At least 12 people are dead and 45 others are injured after a truck ploughed into a busy Christmas market in Berlin, Germany on Monday (19 December).

Islamic State (Isis) have reportedly claimed responsibility for the atrocity, which was reminiscent of the Nice attack in France this July.

The Washington Times reported that the Iraqi Popular Mobilisation Force had tweeted the terror group was taking credit for the incident. Using encrypted technology, the group said it found several jihadist Twitter accounts that had been claiming responsibility for the alleged attack.

However the Berlin State Interior Minister Andreas Geisel said it was still unclear if it had been an attack or an accident.

German police confirmed that one man has been taken into custody and another died in the black Scania lorry due to injuries sustained in the crash. It was not confirmed which man was the driver.

The lorry careered into the Breitscheidplatz market at the foot of the Kaiser Wilhelm memorial church in the heart of west Berlin at what would have been its busiest time.

"We heard a loud bang," Emma Rushton, a tourist, told CNN. "We started to see the top of an articulated truck, a lorry ... just crashing through the stalls, through people."

Dozens of police cars and emergency vehicles descended onto the scene immediately after the attack.

The truck has been traced back to Poland. However, police are still investigating where it came from and who the driver was.

Ariel Zurawki, the Polish owner of the truck, said that he feared the vehicle, which was driven by his cousin, may have been hijacked.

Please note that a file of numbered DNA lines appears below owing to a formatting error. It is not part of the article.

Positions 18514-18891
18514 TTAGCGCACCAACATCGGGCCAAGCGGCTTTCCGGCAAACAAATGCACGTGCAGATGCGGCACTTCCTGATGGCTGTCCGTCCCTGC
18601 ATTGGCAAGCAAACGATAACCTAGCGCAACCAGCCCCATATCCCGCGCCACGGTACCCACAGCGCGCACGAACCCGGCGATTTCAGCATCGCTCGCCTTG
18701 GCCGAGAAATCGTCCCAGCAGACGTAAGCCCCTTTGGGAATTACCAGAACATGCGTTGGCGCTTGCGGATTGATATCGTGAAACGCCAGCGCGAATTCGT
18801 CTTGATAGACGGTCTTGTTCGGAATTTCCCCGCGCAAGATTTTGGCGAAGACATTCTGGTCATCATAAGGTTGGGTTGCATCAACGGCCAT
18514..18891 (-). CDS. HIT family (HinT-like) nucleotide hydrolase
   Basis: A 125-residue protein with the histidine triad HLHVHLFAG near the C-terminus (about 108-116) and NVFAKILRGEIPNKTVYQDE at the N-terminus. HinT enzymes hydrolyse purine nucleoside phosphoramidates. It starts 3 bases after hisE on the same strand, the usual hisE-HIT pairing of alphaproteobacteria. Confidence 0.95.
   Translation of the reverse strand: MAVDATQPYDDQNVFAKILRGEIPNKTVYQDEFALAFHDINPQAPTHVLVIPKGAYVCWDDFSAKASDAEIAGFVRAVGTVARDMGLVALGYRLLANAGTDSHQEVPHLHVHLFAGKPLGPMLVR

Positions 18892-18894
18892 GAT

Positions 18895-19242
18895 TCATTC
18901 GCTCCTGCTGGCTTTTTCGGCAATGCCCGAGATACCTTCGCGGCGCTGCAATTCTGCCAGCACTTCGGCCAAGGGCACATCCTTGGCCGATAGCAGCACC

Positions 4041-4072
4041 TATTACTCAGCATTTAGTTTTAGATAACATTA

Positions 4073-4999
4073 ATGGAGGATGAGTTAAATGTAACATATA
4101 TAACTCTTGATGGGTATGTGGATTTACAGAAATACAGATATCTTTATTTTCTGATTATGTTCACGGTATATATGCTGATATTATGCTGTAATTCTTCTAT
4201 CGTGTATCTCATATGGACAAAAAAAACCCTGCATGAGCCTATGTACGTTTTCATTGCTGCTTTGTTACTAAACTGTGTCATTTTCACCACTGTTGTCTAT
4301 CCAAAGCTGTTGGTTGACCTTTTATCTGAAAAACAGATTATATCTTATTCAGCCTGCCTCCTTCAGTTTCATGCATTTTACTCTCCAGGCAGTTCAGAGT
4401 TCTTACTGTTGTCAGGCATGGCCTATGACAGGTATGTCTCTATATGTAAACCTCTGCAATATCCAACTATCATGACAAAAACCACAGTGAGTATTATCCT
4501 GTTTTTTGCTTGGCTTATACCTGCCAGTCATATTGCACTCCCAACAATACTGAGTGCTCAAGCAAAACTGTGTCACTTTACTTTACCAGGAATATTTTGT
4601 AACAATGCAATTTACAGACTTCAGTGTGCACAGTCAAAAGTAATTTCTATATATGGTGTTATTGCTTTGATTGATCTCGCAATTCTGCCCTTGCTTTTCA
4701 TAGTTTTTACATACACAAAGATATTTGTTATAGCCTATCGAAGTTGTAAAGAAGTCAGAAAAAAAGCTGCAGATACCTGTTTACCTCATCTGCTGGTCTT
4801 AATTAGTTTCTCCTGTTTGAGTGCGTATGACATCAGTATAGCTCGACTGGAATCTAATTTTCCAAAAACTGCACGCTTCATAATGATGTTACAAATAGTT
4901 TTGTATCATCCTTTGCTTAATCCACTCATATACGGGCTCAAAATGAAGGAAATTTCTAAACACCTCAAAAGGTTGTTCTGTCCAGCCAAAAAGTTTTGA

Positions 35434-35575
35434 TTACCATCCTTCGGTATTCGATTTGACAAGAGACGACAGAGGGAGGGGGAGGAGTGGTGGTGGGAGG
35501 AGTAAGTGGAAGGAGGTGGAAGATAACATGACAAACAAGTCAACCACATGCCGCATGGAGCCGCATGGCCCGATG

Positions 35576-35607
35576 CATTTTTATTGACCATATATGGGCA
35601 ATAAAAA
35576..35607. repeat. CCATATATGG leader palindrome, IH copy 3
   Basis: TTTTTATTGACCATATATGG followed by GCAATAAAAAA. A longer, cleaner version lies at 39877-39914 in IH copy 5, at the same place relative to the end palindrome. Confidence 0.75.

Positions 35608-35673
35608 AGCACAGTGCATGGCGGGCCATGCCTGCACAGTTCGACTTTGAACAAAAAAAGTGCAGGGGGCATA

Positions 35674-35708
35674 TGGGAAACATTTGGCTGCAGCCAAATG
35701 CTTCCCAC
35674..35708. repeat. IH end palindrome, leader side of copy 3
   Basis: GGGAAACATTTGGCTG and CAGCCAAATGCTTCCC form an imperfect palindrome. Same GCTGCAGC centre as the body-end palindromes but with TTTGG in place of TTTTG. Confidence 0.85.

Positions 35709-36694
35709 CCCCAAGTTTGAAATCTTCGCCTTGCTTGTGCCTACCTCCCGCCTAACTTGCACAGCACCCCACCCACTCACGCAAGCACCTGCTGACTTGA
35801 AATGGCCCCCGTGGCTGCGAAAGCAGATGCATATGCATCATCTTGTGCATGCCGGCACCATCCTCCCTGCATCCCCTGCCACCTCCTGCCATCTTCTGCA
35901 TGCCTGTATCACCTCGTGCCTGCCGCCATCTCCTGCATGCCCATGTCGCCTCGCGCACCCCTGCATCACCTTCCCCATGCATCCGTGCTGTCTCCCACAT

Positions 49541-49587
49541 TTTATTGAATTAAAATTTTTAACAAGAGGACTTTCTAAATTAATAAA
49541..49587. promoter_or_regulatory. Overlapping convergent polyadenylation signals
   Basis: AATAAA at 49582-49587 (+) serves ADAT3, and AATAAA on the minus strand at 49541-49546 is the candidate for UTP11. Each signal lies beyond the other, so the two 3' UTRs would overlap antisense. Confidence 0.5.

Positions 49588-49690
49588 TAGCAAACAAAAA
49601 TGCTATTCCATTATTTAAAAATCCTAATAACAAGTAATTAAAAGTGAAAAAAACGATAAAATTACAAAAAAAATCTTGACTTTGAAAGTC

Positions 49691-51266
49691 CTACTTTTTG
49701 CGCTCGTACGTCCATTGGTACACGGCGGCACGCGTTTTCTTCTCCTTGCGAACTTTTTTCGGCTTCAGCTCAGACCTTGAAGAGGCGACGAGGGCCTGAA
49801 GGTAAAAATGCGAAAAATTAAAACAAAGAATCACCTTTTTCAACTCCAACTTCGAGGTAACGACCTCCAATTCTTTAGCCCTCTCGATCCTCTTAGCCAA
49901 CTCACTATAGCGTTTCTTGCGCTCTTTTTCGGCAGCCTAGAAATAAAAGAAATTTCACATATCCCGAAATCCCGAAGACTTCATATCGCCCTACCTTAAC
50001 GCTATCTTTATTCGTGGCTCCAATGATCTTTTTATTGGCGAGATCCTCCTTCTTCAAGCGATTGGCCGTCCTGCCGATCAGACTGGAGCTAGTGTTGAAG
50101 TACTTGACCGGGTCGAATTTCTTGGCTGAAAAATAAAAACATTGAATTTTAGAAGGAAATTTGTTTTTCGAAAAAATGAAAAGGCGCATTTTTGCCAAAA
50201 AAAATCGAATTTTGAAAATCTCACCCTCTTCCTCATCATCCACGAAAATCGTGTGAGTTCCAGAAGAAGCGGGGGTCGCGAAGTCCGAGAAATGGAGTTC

He said he last spoke with his cousin around noon, who said he was in Berlin and scheduled to unload on Tuesday (20 December) morning.

Zurawki told TVN24: "They must have done something to my driver."

A government spokesman said Chancellor Angela Merkel was being briefed by her interior minister and the Berlin mayor on the situation.

"We mourn the dead and hope that the many injured can be helped," said the spokesman.

Berlin Christmas market truck crash

A White House spokesman said: "The United States condemns in the strongest terms what appears to have been a terrorist attack on a Christmas market in Berlin, Germany, which has killed and wounded dozens.

"We send our thoughts and prayers to the families and loved ones of those killed, just as we wish a speedy recovery to all of those wounded. We also extend our heartfelt condolences to the people and government of Germany.

"We have been in touch with German officials, and we stand ready to provide assistance as they recover from and investigate this horrific incident."

German market
Police stand near the Christmas market in Berlin, Germany, 19 December 2016 Reuters

The US state department issued a warning in late November for Europe that there was "credible information" about possible terror attacks at Christmas-related events by Isis, al-Qaeda and affiliates.

"The Department of State alerts US citizens to the heightened risk of terrorist attacks throughout Europe, particularly during the holiday season. US citizens should exercise caution at holiday festivals, events, and outdoor markets," it read.

"Credible information indicates the Islamic State of Iraq and the Levant (Isil), al-Qaeda, and their affiliates continue to plan terrorist attacks in Europe, with a focus on the upcoming holiday season and associated events," it continued.

Following the attack, president-elect Donald Trump said the civilised world "must change [its] thinking".

The hashtag #PrayForBerlin also started to trend on Twitter and Paris's Eiffel Tower changed its colours to those of the German flag in solidarity with its people.

please never judge a religion bc of a certain group of ppl. terrorism has no religion. my prayers go out to victims affected #PrayForBerlin

— sebastian olzanski (@sebtsb) December 19, 2016